Both parent breeds of the Labrador Husky cross are generally friendly, but their characters can differ considerably. As such, your puppy can take on the temperament of either of the purebred parents. Many owners of the Labsky, however, say their pooches are extremely loyal and very active. They love human company and being around the family which makes them great pets but also makes them prone to separation anxiety.
Being highly energetic dogs means they always want to engage in physical play sessions and extra-long walks. They are for the active individual or family. That being said, you will need to have a large outdoor space or yard where your Huskador can exercise. Unfortunately, none of the parents is known to be a guard dog so your Lab Husky mix will not be one either.
Some pups in the litter turned out to be stubborn which is expected due to their Siberian Husky trait. And while it can make training hard, the Lab parent’s calm nature makes an equilibrium. If you want your Huskador to be well-behaved, introduce socialization from the puppyhood stage.
Ease of Training
The Siberian Husky and Labrador Retriever are both intelligent working dogs with an eager-to-please character that can make training them easier. However, the stubborn nature of the Husky parent can complicate the process. For best results, utilize positive reinforcement and keep your sessions short and fun. Otherwise, your pooch will lose interest and it will be time wasted.
When dealing with a Huskador, introduce obedience training immediately when you bring your puppy home. You should introduce it together with potty training as this will show them that you are in charge. This will also help build a strong bond between you and your canine buddy.
Both the Labrador retriever and Siberian Husky are extremely energetic dogs which means the Labsky will be the same. To burn off this energy, your Husky Labrador mix will need at least 1-hour exercise each day. Additionally, keep them engaged with toys to play with especially when you are not at home. This will decrease boredom which could lead to destructive behaviors.
A Labrador Husky mix will benefit a lot from a quick game of fetch as it revives their retriever drive. If you are a person or family that loves adventures and needs a companion with the same or more energy level. And did we tell you to invest in puzzle toys to keep them mentally fueled?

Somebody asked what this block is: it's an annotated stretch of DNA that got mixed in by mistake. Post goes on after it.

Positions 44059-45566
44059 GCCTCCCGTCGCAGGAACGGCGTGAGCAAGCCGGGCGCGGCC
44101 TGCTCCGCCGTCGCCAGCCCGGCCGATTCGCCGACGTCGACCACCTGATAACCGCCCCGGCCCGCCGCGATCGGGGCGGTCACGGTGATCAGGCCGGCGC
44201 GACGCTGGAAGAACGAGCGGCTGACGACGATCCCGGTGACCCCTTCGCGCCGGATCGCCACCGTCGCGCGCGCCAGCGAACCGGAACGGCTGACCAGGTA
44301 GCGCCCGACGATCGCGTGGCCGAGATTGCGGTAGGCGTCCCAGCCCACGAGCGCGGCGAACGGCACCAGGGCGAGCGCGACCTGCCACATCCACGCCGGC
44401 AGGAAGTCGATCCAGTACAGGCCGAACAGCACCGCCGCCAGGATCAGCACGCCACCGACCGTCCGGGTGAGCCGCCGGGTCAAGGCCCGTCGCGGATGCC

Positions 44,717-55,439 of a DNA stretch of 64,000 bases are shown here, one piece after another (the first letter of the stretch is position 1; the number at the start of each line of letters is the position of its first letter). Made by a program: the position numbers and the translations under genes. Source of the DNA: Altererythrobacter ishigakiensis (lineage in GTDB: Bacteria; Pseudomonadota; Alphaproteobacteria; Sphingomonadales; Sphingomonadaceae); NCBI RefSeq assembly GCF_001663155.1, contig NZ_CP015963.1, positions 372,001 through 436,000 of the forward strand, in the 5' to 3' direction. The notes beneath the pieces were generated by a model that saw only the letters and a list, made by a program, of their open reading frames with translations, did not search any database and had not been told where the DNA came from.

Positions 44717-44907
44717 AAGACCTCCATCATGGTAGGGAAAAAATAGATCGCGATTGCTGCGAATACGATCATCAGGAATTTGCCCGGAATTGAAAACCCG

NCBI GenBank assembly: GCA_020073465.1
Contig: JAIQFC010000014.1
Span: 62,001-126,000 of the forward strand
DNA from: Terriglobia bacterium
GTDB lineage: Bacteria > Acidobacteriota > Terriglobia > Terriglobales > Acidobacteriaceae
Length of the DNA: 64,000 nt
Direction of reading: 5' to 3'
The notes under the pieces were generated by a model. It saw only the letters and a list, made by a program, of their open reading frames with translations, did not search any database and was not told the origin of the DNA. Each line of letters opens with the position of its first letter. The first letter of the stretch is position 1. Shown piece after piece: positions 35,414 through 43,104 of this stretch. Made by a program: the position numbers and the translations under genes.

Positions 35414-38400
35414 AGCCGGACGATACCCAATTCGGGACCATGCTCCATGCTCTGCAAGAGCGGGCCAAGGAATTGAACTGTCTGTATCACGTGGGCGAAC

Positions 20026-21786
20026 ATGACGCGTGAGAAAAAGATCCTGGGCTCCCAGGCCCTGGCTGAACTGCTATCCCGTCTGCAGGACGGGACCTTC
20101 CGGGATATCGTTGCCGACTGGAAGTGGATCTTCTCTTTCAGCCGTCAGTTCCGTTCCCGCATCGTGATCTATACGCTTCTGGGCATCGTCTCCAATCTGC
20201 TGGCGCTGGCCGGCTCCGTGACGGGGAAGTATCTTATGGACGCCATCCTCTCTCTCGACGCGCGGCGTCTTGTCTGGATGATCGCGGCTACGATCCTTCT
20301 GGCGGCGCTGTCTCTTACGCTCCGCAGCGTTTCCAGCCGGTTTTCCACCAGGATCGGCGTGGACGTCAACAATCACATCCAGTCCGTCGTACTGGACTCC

An ideal diet for your Siberian Husky should be the one formulated for medium-sized dog breeds with high energy needs. Make sure the dog food is made with high-quality ingredients and for the right age as their dietary needs change from puppyhood to adulthood.
Labskies have an increased risk of bloat which they inherit from their Lab parent. You should, therefore, divide their daily meal into small portions instead of feeding them once. If they eat very fast, feed them using a slow bowl. Check here for the most ideal dog food for Husky puppies.
The Lab parent is prone to obesity and is predisposed to weight gain problems. As such, make sure that you do not overfeed them especially when they are puppies. This will prevent them from developing osteochondritis dissecans when they grow up.
While hybrids are generally healthy than their purebred parents, there are potential genetic issues that your Labsky might inherit from the parents. Common health problems in a Labsky include obesity, allergies, hip dysplasia, and eye problems. Cataracts and PRA are also possible health issues.
To ensure your Labsky grows in good health condition, take care of them as you should and visit the vet for checkups as instructed.
Generally, a healthy Labrador Husky mix will live between 10 and 13 years.
How to care for them
As mentioned above, you should keep up your Huskador’s regular vet checkups so you can be aware of any health concerns in advance. This way, your vet will give directions and advice on how to keep your pooch healthy. Monitor the amount of food they take to prevent obesity. In addition, give them regular long walks and lots of play to burn off energy and prevent boredom.
Grooming is vital with a Huskador. Both parents are shedders so you will have a lot of work during the shedding season. Their double coats will do well with at least once or twice brushing daily to prevent matting and tangling. Do not bathe them often. Check and clean their ears regularly according to your vet’s advice.
Siberian Huskies suffer from dental problems. As such, you should consult your vet on the most efficient way to clean your Labsky’s teeth for optimal oral health. Three times a week sounds like a good schedule. The nails should be trimmed regularly, at least once a month.
If you want to buy a Husky Lab mix, visit a reputable breeder in their place of work and demand to see the Labsky’s medical or health records. See their parents as well. Being a relatively new hybrid or designer dog, Huskadors have a price tag of between $400 and $800.
Where to Adopt
You can start looking at a Labrador Husky mix from the local shelter near you or talk to those who work there. These designer dogs can also be found in rescue centers of the parent breeds. Adoption can be cheaper than purchasing from a breeder.